I just finished my ninth New Wine, New Wineskins Symposium this past weekend.  I missed the very first one because I was on my honeymoon and have not missed one since.

Over the past several years, we have invited a senior scholar to address the group. These individuals have come from all over the theological map:  Jean Porter, Fr. Paulinus Odozor, Lisa Sowle Cahill, Fr. Robert Barron, Stanley Hauerwas, and Daniel Finn.  This year was Jim Keenan.  Of everything Fr. Keenan said, two things that captured the value of NWNW for me.  He said Catholic moral theologians are by nature critics and do not talk to each other.

Moral Theologians are by nature critics. I was a bit taken back by this statement.  I had always thought of our task as constructive, figuring out how to live as disciples.  So, I asked him about this constructive task, but, of course, in doing so, I proved his point.  My first move was a critical one, pointing out something I felt was lacking.

Yet, being critical was not the whole picture.  As Fr. Keenan expanded on his statement he clarified that we are critical not out of cynicism but out of a hopefulness to make the world better, out of desire for the coming kingdom of God.

I found this to be true of the papers at the conference. Each paper offering a criticism but doing so to make things—an idea, the academy, society, the church whatever it was—better.  Tom Bushlack’s, Michael Jaycox’s, and Sheryl Overmyer’s presentations all sought better interpretations of Thomas’ understanding of the virtues and decision making.  Richard Corneil critiqued of notion of the common good for neglecting close relationship but did so to expand the category and make it more serviceable.  In response to a question about the use of “passivity” to describe sanctity, Anne Carpenter noted she shared these concerns and welcomed the term “active receptivity” from another questioner.  Lincoln Rice “criticized” Michael Baxter’s thought but only by way of seeking to recovery Dorothy Day’s notion of plurality.  Michael Martocchio argued that we needed to bring together economic and environmental stability while Christopher Spotts found the biblical notion of the jubilee a needed corrective to Benedict’s recent social encyclicals.  Brian Green sought to bring the notion of cultural evolution into moral theology, a usefulness seen when it added another layer of explanation for Maria Morrow’s excellent study about the decline of penitential practices in the 1960’s.

Like every year before, I saw played out a moral theology with an undercurrent of love of others.  Yes, we were definitely critics, but ones rooted in the pursuit of something better, something good.

Moral Theologians do not talk to each other. Fr. Keenan said that this was one of his motivations behind organizing the Catholic Theological Ethics in the World Church conferences in Padua and Trent.  I feel this intellectual isolation.  My office is a one-minute walk from one of my long time Wineskins friends, and yet the only time we get to talk about moral theology is when we drive to the conference together each year.  In the frenzy of teaching, writing, and administrative work, we can hardly find time to talk shop.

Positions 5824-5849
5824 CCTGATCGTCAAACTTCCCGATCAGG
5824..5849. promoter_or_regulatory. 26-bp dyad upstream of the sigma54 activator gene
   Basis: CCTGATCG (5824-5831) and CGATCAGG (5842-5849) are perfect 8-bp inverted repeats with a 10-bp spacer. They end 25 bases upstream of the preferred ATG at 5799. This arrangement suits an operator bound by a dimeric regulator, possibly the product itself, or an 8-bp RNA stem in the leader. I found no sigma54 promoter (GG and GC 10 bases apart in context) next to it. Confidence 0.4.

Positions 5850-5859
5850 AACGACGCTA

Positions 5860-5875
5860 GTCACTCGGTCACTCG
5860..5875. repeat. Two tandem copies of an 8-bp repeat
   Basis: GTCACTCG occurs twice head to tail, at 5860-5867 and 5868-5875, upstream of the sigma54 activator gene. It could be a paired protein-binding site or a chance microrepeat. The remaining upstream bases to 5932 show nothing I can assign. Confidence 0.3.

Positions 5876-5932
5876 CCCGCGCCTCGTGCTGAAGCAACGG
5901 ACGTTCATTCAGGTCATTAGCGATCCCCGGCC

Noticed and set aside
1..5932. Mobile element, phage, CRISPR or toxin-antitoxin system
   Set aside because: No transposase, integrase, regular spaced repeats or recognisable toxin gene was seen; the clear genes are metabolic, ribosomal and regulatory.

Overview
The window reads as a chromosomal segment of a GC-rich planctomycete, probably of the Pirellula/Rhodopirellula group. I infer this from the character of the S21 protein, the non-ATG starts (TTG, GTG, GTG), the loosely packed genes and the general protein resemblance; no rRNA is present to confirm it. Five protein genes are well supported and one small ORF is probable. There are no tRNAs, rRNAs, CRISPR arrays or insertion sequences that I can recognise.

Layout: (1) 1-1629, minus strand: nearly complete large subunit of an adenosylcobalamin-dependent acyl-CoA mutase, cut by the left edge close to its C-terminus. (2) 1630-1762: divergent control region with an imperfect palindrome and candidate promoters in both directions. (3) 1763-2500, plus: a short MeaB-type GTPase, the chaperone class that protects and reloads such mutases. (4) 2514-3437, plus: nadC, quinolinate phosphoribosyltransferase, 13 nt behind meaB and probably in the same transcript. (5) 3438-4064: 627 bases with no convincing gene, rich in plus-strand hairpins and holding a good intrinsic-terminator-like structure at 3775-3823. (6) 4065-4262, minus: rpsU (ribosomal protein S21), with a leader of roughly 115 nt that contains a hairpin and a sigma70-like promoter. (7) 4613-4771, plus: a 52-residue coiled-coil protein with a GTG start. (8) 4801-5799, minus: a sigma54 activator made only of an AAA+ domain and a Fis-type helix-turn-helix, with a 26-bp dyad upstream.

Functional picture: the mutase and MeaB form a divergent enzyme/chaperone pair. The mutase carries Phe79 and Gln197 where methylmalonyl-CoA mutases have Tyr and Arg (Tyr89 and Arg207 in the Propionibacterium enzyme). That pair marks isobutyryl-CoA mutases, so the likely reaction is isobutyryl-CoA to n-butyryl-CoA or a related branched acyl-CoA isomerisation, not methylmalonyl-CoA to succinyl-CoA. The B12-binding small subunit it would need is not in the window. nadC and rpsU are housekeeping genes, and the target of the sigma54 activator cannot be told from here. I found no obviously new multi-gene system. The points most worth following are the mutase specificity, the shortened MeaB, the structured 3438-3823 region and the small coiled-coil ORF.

Like his comment on being critical, this one was also driving toward greater love and understanding.  Talking was the first step.  This has been my consistent experience at the NWNW symposium.  After three and half days, people start becoming friends.

Perhaps, nothing catches this better than the Friday night discussion this year.  It all started when someone picked up a conversation begun at lunch, “So, why wouldn’t you lie to the Nazis if they were at your door asking for Jews?”  Off we were, for five hours, almost fifteen of us discussing lying and intrinsically evil acts.  The Hauerwas crowd said not lying was the greatest challenge and expression of discipleship.  The Thomists worked toward a more precise definition of lying, noting the need in the tradition.  All of us brought up case after case, exposing us as the casuists we were. The conversation meandered, got heated, became flippant and then serious.  It ended under the shear weight of exhaustion.

While officially over at one in the morning, the debate affected the rest of the conference.  It came up in discussions, at lunch, and in jokes.  People who had taken sides on the issue now seemed more friendly and open to each other.  Although no one seemed to change her or his perspective, everyone seemed to appreciate what had been said.  We had had mass together, ate together, and debated papers together.  As strong as the opinions were expressed, the conversation coupled with the rest of the conference seemed to move everyone toward friendship.

Over the past nine years, experiences like these have moved out of the conference and out into the field at large. I can now call up people, seek advice from them, and tell my students to contact them.  In their works, I see a generosity toward friends and foes alike.  And this year, even though so many of the people were new to me, I could feel the beginnings of this friendship emerging.

I think this is why I have liked Wineskins so much in the past and this year:  it is a group that forms people in the intellectual work of moral theology in a context of love and friendship.